Either County Councilman David Marks and county Chief of Staff Don Mohler are untruthful or they are sadly misinformed about the Baltimore County budget ("Balto. Co. Council poised to adopt 'bare-bones budget,'" May 17). The county is laying off the entire staff of the Medicaid Waiver Program. This is a program committed to keeping the elderly who qualify for nursing home care in their own homes or those of relatives. Instead of retaining the current staff, the case management responsibilities will be farmed out to temp agencies.
NEWS
July 28, 2011
Contrary to Robert Erlandson's letter ( "Van Hollen shows why it will be so hard to reduce the deficit," July 26), Rep. Chris Van Hollen's op-ed ("Medicaid cuts would hurt us all," July 25) correctly pointed out the consequences of cutting Medicaid. As Rep. Van Hollen wrote, whenever uninsured people go to the hospital and get care they cannot afford, we all pay for that with increase premiums that are used to cover uncompensated hospital costs. According to Families USA, about $1,000 of each of our health insurance premiums go every year to cover the health care costs of the uninsured.
NEWS
September 1, 2011
The Maryland General Assembly mandated that the Medicaid program trim $40 million from its budget during this fiscal year. Rather than making its decisions in a closed room, the Department of Health and Mental Hygiene asked its Medicaid Advisory Committee for help in gathering input from a range of stakeholders through public hearings and an open comment period. Guided by a set of "least harm" principles, the committee and the agency sifted through more than 190 proposals and publicly evaluated less than 20 deemed "viable" for savings in Fiscal Year 2012.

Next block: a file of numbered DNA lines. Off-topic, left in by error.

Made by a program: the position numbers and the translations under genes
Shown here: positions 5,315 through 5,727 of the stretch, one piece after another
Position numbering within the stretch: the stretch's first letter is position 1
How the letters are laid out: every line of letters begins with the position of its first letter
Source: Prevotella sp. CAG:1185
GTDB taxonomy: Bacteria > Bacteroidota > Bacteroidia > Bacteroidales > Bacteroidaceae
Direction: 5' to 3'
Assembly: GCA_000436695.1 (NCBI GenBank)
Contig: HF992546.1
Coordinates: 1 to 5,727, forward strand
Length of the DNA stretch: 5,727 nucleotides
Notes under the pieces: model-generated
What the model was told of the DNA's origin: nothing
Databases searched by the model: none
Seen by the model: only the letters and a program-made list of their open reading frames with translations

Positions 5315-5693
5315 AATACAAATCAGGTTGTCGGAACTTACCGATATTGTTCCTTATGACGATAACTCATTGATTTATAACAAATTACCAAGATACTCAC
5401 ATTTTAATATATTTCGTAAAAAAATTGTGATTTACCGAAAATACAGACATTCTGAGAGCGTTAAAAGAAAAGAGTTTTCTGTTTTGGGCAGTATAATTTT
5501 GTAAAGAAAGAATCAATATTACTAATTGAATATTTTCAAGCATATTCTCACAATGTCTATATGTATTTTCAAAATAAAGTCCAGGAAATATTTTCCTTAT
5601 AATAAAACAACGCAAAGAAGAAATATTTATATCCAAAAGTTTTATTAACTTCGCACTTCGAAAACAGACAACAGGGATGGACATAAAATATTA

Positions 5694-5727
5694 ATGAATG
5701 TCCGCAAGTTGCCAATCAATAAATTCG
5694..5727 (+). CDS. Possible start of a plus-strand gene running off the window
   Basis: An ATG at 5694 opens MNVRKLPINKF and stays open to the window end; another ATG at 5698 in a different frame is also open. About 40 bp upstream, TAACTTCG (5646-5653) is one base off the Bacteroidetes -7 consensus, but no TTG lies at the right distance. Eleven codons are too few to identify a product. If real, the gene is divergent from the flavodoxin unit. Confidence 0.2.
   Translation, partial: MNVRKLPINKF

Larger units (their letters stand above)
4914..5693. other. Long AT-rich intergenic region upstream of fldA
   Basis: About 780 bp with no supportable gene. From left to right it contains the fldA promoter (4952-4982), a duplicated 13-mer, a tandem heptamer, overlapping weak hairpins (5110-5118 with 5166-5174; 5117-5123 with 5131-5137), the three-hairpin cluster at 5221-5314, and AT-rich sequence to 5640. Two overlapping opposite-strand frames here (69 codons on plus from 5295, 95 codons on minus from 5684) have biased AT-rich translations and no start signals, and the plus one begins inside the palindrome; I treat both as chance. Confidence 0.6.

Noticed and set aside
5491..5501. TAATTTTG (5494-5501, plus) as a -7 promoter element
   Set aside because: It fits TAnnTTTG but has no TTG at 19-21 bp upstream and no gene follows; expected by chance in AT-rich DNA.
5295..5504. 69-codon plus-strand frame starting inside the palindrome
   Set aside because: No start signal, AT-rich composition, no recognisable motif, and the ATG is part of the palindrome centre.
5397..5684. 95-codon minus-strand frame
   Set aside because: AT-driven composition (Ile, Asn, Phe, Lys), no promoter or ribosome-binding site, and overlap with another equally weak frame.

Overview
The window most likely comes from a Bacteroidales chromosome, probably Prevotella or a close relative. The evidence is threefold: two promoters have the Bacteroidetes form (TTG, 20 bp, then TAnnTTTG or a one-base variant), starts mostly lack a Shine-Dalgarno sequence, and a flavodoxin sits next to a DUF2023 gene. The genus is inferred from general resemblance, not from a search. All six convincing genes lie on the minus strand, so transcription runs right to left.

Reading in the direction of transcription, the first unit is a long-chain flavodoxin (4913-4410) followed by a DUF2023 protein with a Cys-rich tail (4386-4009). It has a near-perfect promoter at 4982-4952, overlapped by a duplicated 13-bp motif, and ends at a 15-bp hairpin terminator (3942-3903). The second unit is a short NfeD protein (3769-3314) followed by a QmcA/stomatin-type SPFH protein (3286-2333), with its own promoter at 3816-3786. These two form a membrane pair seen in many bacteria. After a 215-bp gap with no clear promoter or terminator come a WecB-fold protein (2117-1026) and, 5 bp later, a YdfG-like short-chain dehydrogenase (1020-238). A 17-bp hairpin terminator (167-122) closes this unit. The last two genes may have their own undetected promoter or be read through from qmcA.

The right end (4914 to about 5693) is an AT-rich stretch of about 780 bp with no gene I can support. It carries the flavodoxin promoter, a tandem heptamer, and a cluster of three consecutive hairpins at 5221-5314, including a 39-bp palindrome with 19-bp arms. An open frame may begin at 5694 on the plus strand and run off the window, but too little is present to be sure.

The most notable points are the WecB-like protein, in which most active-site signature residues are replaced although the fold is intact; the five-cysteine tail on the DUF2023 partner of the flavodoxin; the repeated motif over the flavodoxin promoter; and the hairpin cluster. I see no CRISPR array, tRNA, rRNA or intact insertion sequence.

HEALTH
By Meredith Cohn, The Baltimore Sun | December 7, 2011
The state may have erroneously paid up to $2.5 million on health care through the Medicaid program for more than 300 low-income residents after they died, according to a state legislative audit released Wednesday. The payments were discovered after auditors checked the names of Medicaid recipients from January 2008 through August of this year against Social Security records to capture those who died out of state. The program had relied on state vital statistics to track deaths.
HEALTH
By Meredith Cohn, The Baltimore Sun | November 16, 2011
State health officials have leveraged federal funds to offer more people substance abuse treatment, according to a report sent to state lawmakers by the Maryland Department of Health and Mental Hygiene. The extra $26 million from fiscal 2009 to fiscal 2012 means that almost 21,000 more people got treatment. The money, a total of $142.8 million, comes from Medicaid and the Alcohol and Drug Abuse Administration. "Expanding access to effective treatment for substance abuse is a top priority," said Dr. Joshua M. Sharfstein, secretary of the health department, in a statement.